Wednesday, September 23, 2009

Jumping Off Swings by Jo Knowles


Jo Knowles' newest YA novel sensitively and tenderly explores the repercussions of teen pregnancy among four friends.

In a starred review, Publishers Weekly said "Absorbing from first page to last, this sensitively written novel explores how a teenager's crisis rocks her life as well as the lives of others. "

We're delighted to welcome Jo Knowles to the YA Authors Cafe!


Melissa W: Tell us about your book, Jumping Off Swings.

I always do a lousy job at describing my books, so here’s my publisher’s description:

“Ellie remembers how the boys kissed her. Touched her. How they begged for more. And when she gave it to them, she felt loved. For awhile anyway. So when Josh, an eager virgin with a troubled home life, leads her from a party to the backseat of his van, Ellie follows. But their "one-time thing" is far from perfect: Ellie gets pregnant. Josh reacts with shame and heartbreak, while their confidantes, Caleb and Corinne, deal with their own complex swirl of emotions. No matter what Ellie chooses, all four teenagers will be forced to grow up a little faster as a result. Told alternately from each character’s point of view, this deeply insightful novel explores the aftershocks of the biggest decision of one fragile girl’s life — and the realities of leaving innocence behind.”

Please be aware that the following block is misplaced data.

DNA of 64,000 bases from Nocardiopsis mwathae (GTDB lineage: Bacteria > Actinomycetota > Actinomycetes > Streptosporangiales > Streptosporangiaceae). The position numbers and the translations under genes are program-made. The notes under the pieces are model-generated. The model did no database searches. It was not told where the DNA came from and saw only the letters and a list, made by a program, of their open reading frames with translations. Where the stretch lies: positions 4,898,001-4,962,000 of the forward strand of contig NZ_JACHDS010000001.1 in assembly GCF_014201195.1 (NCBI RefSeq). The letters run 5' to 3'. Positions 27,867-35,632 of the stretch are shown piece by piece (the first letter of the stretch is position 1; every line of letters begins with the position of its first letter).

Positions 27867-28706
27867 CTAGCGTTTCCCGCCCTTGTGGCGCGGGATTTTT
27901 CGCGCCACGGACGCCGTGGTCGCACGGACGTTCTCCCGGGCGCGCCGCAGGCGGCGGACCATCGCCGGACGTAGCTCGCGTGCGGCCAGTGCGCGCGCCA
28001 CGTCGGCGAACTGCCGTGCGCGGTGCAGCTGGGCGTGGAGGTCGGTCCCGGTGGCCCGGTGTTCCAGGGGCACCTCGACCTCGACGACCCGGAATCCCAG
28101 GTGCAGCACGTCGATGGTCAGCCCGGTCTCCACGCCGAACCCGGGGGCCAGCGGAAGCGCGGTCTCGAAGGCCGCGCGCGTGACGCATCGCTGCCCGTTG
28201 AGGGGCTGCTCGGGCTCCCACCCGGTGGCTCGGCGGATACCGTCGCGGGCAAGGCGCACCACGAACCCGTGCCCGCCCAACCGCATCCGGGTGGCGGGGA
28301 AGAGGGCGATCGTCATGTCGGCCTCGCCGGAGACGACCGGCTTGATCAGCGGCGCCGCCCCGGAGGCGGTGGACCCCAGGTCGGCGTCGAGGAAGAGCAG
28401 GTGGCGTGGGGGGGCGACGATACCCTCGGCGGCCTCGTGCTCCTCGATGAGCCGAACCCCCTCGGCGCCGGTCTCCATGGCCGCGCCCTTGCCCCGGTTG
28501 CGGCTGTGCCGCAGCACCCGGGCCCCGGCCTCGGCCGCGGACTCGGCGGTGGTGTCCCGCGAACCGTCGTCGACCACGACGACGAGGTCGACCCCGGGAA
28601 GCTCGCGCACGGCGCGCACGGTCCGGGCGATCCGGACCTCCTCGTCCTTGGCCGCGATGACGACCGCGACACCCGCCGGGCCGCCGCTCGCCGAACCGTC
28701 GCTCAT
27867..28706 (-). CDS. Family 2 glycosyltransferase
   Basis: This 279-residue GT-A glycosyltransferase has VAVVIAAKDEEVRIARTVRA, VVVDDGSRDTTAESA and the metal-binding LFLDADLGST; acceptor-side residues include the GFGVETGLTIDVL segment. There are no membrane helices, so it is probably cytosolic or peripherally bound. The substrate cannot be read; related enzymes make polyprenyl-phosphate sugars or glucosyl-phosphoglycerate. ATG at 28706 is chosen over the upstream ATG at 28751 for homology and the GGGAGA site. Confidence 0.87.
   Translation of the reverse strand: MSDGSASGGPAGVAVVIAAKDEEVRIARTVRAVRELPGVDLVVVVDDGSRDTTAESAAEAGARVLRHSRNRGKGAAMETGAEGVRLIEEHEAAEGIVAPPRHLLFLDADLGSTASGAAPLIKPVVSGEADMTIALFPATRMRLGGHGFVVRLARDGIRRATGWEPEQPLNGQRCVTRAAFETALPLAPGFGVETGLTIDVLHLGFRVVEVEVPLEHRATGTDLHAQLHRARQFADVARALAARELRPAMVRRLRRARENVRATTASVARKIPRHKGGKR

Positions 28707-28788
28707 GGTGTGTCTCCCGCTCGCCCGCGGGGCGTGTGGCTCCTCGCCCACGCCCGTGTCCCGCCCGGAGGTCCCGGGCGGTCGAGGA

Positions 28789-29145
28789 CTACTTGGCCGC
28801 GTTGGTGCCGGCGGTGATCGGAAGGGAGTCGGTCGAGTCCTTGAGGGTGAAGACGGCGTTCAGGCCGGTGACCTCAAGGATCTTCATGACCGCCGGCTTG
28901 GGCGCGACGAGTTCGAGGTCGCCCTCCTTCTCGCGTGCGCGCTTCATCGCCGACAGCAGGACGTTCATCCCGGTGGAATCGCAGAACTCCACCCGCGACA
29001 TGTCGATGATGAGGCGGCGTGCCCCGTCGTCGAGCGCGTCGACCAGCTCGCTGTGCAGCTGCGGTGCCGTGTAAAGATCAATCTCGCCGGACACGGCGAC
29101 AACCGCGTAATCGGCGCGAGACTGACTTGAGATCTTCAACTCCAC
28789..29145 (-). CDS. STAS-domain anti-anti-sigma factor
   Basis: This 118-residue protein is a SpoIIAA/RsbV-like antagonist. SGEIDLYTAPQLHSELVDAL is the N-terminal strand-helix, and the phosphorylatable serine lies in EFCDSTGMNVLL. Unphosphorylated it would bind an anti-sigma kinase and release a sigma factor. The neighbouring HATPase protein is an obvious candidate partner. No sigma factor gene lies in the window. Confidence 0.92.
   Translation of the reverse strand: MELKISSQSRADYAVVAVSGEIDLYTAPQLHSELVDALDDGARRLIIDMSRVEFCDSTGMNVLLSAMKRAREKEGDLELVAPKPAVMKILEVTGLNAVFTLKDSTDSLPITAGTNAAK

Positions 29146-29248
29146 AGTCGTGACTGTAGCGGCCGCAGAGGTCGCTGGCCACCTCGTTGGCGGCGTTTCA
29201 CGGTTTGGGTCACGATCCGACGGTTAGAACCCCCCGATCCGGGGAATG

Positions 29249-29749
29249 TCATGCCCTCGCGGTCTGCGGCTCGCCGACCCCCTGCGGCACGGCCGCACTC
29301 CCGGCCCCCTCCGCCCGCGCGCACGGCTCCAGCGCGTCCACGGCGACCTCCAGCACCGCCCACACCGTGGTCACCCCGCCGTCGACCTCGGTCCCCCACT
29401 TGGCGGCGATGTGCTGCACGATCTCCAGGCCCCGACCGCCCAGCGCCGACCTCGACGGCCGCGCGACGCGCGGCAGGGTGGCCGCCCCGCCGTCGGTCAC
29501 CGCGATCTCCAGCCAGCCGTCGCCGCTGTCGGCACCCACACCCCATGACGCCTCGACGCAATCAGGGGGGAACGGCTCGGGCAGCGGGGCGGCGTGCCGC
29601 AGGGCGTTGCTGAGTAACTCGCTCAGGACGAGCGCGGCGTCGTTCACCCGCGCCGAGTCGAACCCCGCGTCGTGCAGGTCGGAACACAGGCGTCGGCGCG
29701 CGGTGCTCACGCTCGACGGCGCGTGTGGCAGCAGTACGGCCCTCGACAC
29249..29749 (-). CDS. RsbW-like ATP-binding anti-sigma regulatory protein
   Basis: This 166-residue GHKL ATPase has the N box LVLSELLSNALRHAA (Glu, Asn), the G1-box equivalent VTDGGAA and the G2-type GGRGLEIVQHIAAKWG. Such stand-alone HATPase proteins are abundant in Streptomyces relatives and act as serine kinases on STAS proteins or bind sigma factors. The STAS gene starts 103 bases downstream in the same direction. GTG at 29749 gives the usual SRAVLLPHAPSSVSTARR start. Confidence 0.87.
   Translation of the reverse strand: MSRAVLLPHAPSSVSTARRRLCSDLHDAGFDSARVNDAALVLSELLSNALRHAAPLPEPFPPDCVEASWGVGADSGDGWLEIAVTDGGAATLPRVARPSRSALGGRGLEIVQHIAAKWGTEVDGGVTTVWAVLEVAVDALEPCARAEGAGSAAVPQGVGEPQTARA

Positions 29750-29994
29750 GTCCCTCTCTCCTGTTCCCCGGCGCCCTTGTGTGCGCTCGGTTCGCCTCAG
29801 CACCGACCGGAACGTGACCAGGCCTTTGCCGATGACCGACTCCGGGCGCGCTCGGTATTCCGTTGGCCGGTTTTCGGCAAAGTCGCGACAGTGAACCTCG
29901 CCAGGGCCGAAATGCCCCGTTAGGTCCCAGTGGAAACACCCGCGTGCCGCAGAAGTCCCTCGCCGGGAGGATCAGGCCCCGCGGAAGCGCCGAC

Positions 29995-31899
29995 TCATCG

I know that’s totally cheating and I am sorry. But really that’s much better than I would’ve done. :-)

Melissa W: Summaries are tough! I always say if I could tell the story in a hundred words, I wouldn't have taken up two hundred pages!Do you remember writing the first words? Are they still the same?

The words aren’t the same but the scene is quite close. In early drafts, Ellie’s chapters were all written in free verse. I decided to change that form when it became too restricting for what I wanted to say and needed to accomplish with her chapters.

Melissa W: What is the hardest part of writing for you?